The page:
The Groundhog Makes His Call

Punxsutawney Phill, the weather predicting groundhog, is held up by his handlers Ben Hughes, right, and John Griffith, left, in Punxsutawney, Pa., Friday, Feb. 2, 2007.
AP Photo/Carolyn Kaster
A new pair of hands pulled Punxsutawney Phil from his stump this year, so it was only fitting that the groundhog offered a new prediction.

Phil did not see his shadow on Friday which, according to German folklore, means folks can expect an early spring instead of six more weeks of winter.

Since 1886, Phil has seen his shadow 96 times, has not seen it 14 times and there are no records for nine years, according to the Punxsutawney Groundhog Club. The last time Phil failed to see his shadow was in 1999.

More than 15,000 revelers milled about in a misty snow waiting for the prediction, as fireworks exploded overhead and the "Pennsylvania Polka" and other music blared in the background.

Longtime handler Bill Deeley retired after more than a dozen years and was replaced Friday by Punxsutawney Groundhog Club Inner Circle members John Griffiths and Ben Hughes.

Each Feb. 2, thousands of people descend on Punxsutawney, a town of about 6,100 people about 65 miles northeast of Pittsburgh, Pennsylvania, to celebrate what had essentially been a German superstition.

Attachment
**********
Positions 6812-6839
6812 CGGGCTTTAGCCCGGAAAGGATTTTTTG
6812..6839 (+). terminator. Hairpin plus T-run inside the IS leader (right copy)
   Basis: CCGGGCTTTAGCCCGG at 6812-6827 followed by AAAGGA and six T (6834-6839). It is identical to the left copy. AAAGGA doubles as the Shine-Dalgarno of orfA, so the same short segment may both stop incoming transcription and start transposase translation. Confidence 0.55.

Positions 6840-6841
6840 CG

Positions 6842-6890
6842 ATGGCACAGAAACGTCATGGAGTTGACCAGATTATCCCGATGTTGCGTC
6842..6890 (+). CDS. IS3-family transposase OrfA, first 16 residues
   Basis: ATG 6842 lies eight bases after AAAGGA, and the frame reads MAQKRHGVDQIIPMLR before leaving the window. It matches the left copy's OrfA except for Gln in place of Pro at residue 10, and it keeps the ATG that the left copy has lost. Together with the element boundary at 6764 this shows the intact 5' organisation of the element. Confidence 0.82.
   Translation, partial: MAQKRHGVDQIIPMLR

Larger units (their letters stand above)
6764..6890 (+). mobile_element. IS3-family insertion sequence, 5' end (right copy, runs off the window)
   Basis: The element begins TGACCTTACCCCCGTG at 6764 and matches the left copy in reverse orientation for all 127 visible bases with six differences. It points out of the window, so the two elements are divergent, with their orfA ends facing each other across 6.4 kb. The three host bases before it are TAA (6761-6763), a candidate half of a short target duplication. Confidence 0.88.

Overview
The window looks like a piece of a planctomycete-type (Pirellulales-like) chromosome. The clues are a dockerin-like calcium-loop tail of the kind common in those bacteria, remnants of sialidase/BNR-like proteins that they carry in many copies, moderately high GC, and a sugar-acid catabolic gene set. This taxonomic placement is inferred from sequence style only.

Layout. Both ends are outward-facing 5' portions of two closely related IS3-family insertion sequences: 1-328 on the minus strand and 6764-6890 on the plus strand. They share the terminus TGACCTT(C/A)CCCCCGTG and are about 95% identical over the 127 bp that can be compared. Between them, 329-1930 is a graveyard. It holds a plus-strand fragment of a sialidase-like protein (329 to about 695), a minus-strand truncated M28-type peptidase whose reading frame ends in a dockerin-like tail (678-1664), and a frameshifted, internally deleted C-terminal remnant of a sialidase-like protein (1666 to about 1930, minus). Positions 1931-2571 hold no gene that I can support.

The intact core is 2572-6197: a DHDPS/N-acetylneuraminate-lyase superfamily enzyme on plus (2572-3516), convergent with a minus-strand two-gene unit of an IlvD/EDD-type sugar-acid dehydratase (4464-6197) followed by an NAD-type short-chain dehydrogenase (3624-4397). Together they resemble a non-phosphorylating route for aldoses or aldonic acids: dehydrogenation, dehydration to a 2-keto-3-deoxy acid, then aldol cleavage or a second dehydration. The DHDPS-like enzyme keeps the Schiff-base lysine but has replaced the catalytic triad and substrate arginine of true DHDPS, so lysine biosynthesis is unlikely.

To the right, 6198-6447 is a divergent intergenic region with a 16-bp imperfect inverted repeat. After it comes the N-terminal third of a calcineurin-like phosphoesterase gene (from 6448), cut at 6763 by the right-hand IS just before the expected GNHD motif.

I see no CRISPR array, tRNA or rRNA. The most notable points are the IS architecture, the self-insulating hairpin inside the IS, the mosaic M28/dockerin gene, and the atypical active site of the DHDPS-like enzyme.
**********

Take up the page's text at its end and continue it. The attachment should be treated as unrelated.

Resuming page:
The Germans believed that if a hibernating animal cast a shadow on Feb. 2 — the Christian holiday of Candlemas — winter would last another six weeks. If no shadow was seen, legend said spring would come early.

Interest in Punxsutawney's festivities got a huge boost in the early 1990s after the release of the film "Groundhog Day," in which Bill Murray plays a television reporter covering the event.

The town's web site,, whimsically claims that there has been just one Punxsutawney Phil in the entire time locals have been gathering at his headquarters, Gobbler's Knob, and that he gets his longevity from drinking "the elixir of life."

Don't try to buy some for yourself – legend has it the elixir comes from a secret recipe.